Navigating the Vermilion River just became much easier, thanks to a Web application made through a partnership among the Bayou Vermilion District, Lafayette Consolidated Government and technology firm CGI Federal.

From the North Landing underneath Interstate 10 to where the river empties into the Gulf of Mexico, the new app points out rest stops, bars, bridges, camping areas and landmarks for canoers and kayakers paddling down the river.

“With new technologies, we felt that the best thing to do was to offer people information about canoeing, kayaking and boating on the bayou,” said Bayou Vermilion District Recreation and Education Coordinator Greg Guidroz, who collected the information for the paddle trail map and helped determine the coordinates for the app.

There are 73 areas on the map highlighting points of interest along the 33-mile stretch of river.

“It can tell you where you can put in, where you can take out, where you can go to the bathroom, where you can stop and go to the store,” Guidroz said.

Each point on the app is highlighted with a picture and text .

“One of the things I like about it is that it provided sort of a play-by-play by describing key sites along the river,” said Jason El Koubi, president and CEO of the regional business group One Acadiana and an avid kayaker who tried the app on his smartphone last weekend. “It was a great tool for understanding what I was seeing along the way.”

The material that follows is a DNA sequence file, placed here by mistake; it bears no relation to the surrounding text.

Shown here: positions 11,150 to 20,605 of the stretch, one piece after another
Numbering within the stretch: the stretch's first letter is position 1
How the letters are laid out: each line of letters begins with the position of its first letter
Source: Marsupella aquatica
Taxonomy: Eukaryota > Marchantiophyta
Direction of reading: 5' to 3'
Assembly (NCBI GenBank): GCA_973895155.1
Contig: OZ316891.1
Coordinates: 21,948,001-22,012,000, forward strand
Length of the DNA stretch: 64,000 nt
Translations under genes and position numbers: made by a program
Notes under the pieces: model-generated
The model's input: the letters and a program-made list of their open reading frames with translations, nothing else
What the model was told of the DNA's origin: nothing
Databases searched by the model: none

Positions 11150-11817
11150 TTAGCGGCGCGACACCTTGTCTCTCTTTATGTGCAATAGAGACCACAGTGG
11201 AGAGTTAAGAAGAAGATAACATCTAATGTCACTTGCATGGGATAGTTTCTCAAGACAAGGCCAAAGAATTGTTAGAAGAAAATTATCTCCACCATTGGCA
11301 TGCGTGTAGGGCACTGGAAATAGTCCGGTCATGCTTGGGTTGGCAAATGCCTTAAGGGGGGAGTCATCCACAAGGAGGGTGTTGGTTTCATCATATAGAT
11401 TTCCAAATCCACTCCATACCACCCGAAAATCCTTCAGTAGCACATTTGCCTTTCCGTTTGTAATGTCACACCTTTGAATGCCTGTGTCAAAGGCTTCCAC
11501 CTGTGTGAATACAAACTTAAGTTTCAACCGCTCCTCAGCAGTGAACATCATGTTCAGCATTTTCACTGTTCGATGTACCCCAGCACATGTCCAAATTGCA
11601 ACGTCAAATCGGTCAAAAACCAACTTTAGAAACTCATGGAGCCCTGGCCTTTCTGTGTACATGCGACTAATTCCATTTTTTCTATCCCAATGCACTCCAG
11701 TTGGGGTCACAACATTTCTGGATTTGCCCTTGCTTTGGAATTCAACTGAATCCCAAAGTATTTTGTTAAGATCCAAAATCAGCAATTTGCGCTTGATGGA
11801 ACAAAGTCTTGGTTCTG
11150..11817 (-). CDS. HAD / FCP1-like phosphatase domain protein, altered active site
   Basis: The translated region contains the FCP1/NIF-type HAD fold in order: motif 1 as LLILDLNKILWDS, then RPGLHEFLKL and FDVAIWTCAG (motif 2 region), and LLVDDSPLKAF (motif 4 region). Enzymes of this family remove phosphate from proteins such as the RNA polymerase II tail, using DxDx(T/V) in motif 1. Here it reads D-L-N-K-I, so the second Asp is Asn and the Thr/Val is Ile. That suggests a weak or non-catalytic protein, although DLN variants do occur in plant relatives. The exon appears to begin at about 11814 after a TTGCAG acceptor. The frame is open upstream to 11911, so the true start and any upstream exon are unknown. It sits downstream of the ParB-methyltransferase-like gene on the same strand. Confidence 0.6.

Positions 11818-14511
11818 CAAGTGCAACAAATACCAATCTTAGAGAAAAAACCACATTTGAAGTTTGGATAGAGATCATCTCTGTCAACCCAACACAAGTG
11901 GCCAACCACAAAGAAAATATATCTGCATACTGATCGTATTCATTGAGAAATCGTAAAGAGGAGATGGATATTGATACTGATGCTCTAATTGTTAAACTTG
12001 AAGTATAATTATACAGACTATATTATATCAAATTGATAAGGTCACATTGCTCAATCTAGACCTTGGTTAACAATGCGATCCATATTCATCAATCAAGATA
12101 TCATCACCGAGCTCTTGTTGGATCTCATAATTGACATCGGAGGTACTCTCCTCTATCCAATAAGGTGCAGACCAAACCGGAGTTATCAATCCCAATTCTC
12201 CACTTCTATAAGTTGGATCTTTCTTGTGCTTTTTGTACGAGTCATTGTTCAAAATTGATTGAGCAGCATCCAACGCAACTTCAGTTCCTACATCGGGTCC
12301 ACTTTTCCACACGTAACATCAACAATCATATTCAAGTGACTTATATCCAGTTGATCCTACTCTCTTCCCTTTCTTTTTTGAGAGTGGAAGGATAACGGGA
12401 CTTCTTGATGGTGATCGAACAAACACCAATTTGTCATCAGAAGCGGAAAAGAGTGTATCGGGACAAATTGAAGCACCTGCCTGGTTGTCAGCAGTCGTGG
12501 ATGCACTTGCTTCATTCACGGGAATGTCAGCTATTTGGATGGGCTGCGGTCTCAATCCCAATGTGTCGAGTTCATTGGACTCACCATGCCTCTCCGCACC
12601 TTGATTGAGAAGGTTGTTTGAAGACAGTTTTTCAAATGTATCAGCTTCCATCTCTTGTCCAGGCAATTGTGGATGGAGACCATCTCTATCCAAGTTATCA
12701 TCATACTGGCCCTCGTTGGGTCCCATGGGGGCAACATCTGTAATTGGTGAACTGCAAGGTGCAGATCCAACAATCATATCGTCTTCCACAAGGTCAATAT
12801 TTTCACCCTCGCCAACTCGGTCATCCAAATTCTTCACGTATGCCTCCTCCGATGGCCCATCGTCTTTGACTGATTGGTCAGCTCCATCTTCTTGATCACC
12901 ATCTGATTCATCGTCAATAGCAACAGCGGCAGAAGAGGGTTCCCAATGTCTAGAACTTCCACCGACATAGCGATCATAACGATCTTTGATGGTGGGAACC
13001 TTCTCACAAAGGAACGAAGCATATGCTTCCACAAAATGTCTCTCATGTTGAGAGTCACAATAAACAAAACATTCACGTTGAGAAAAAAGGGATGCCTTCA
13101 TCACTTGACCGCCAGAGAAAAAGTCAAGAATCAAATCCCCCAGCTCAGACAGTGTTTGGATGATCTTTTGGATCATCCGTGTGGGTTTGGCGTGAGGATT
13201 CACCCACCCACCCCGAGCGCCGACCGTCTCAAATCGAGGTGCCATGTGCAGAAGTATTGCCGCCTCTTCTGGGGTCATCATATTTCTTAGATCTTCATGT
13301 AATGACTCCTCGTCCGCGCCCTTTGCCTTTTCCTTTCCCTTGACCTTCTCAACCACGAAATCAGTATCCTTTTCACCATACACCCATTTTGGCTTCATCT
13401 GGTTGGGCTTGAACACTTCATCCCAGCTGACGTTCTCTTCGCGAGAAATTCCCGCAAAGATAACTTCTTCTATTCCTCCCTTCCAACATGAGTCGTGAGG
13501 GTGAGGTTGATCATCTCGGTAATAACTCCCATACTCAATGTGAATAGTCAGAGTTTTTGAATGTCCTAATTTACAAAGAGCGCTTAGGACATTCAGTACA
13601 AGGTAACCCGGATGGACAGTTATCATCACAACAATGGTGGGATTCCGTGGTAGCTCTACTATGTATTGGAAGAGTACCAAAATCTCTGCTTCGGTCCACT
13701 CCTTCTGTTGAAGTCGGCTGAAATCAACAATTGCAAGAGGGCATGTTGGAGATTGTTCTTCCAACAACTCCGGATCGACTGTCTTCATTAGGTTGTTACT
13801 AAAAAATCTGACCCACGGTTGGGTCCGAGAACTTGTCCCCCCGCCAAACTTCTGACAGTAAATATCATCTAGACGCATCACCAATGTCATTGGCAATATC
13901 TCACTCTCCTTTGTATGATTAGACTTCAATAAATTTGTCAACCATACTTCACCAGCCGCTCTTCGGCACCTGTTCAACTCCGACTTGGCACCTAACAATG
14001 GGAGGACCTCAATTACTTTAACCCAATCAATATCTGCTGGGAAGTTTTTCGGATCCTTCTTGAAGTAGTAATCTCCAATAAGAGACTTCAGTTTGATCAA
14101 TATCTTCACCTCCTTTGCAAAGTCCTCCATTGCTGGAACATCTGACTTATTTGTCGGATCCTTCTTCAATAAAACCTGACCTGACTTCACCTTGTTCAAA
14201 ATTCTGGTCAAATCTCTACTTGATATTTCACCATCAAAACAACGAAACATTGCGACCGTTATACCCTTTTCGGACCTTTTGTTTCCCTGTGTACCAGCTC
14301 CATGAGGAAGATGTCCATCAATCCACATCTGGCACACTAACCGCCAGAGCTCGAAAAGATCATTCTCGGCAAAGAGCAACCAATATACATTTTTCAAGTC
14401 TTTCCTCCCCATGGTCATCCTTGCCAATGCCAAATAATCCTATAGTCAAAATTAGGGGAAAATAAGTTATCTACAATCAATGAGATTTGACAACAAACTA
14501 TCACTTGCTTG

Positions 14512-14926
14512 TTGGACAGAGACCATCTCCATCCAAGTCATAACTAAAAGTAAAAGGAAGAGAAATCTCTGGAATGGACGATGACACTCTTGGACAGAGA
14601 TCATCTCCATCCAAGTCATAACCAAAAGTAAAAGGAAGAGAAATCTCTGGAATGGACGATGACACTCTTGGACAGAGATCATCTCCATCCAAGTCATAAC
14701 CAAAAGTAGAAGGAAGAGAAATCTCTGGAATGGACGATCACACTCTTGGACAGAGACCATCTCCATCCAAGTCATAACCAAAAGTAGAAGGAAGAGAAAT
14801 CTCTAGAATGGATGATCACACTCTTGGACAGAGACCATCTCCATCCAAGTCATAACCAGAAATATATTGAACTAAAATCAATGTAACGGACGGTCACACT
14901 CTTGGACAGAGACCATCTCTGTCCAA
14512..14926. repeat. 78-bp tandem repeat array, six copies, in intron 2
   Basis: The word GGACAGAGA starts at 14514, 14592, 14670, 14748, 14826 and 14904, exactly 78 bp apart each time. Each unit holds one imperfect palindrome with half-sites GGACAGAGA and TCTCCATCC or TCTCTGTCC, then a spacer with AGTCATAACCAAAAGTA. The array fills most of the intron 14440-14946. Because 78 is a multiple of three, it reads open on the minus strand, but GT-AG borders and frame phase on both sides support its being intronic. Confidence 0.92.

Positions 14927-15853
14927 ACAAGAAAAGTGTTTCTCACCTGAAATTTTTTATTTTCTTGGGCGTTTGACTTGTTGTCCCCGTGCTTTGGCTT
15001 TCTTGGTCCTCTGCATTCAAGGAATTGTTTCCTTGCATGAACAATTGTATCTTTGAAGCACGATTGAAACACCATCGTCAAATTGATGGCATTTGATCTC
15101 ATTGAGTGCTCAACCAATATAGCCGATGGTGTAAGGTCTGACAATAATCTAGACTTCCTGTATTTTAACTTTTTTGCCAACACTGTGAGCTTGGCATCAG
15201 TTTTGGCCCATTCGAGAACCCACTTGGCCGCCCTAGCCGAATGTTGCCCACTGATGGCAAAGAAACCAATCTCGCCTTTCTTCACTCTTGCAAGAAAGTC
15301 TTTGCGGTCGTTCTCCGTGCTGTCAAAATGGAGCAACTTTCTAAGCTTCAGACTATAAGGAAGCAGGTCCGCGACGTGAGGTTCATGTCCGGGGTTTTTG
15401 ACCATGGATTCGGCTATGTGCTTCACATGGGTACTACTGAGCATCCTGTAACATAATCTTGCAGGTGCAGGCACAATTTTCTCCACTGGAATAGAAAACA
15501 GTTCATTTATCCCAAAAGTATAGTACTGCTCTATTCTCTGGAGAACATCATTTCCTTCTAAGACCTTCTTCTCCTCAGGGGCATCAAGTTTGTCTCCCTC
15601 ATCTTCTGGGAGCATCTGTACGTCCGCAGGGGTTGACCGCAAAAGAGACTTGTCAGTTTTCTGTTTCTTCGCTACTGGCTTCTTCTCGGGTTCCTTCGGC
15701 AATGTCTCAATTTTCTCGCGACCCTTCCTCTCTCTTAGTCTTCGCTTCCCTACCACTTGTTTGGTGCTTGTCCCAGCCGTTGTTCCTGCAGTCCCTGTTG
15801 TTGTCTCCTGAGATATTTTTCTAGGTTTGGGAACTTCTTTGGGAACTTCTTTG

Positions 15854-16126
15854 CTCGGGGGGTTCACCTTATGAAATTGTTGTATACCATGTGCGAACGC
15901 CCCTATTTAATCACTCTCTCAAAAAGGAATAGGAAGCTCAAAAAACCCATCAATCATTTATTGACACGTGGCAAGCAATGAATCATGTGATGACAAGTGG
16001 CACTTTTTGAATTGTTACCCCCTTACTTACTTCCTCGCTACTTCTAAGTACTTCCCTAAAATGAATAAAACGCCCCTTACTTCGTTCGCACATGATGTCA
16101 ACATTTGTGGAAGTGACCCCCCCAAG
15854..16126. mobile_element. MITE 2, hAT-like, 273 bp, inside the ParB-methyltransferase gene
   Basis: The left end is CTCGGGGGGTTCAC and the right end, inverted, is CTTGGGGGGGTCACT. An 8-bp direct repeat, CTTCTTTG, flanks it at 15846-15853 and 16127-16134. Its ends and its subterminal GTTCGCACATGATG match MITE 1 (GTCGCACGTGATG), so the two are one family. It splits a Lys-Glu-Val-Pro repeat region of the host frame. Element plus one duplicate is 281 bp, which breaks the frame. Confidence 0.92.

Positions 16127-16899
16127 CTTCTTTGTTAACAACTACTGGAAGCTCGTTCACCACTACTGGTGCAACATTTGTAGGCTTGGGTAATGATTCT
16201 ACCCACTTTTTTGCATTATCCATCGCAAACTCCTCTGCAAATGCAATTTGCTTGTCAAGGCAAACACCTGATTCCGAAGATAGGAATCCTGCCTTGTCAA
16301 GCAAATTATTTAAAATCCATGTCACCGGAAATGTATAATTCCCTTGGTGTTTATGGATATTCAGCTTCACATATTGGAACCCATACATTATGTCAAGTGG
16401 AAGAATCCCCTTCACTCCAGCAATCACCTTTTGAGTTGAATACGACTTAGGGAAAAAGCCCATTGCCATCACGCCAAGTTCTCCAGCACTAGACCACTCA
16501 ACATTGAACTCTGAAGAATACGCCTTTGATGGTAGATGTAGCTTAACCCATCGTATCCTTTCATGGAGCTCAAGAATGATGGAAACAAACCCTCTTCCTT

He said the app made it easy to determine the best place to put his kayak in, as well finding the street address for the launch.

“It really enhanced my experience of the river,” he said. “It’s a terrific tool for paddlers, whether it’s a short trip or a long trip.”

Guidroz said the original plan was to map points of interest from the headwaters in Arnaudville to Palmetto State Park south of Abbeville, but they decided to stop at the North Landing under I-10.

“There’s nothing really north of the North Landing,” Bayou Vermilion District CEO David Cheramie said. “You could put in from Arnaudville, but it’s not a very practical access point. Eventually, we would like to expand this as far north as Arnaudville.”

CGI Federal, the Canadian IT firm opening a branch in Lafayette, developed the Web app.

CGI punched in Guidroz’s coordinates and built the site’s user interface.

“They graciously supplied the software technology and templates for the website,” Cheramie said.

LCG provided the server space to host the website.

Another way Cheramie said the app can help the Vermilion River is by raising awareness of the amount of pollution the bayou receives from people every day by garnering interest in navigating the river by canoe or kayak.

“They say, ‘Well, we pay people to pick that up,’ ” he said. “Or maybe they think that the trash goes away, but I think by getting more people out on the bayou and more awareness, they’ll understand that this is where away is.

“Anything you throw out in Lafayette, it will eventually find its way into the storm drains and the coulees, ending up in the bayou. This app is part of the whole beautification process, for people to be more aware of the natural beauty we have here and are better stewards of it.”

Those interested in exploring the bayou can access the app by visiting http://apps.lafayettela.gov/paddletrail.

The Bayou Vermilion District operates historic Vermilionville and promotes the conservation and recreational use of the bayou.

“We’re right here on the bayou,” Cheramie said. “We have a canoe and kayak launch on-site, so they could come and have lunch at our restaurant, too.”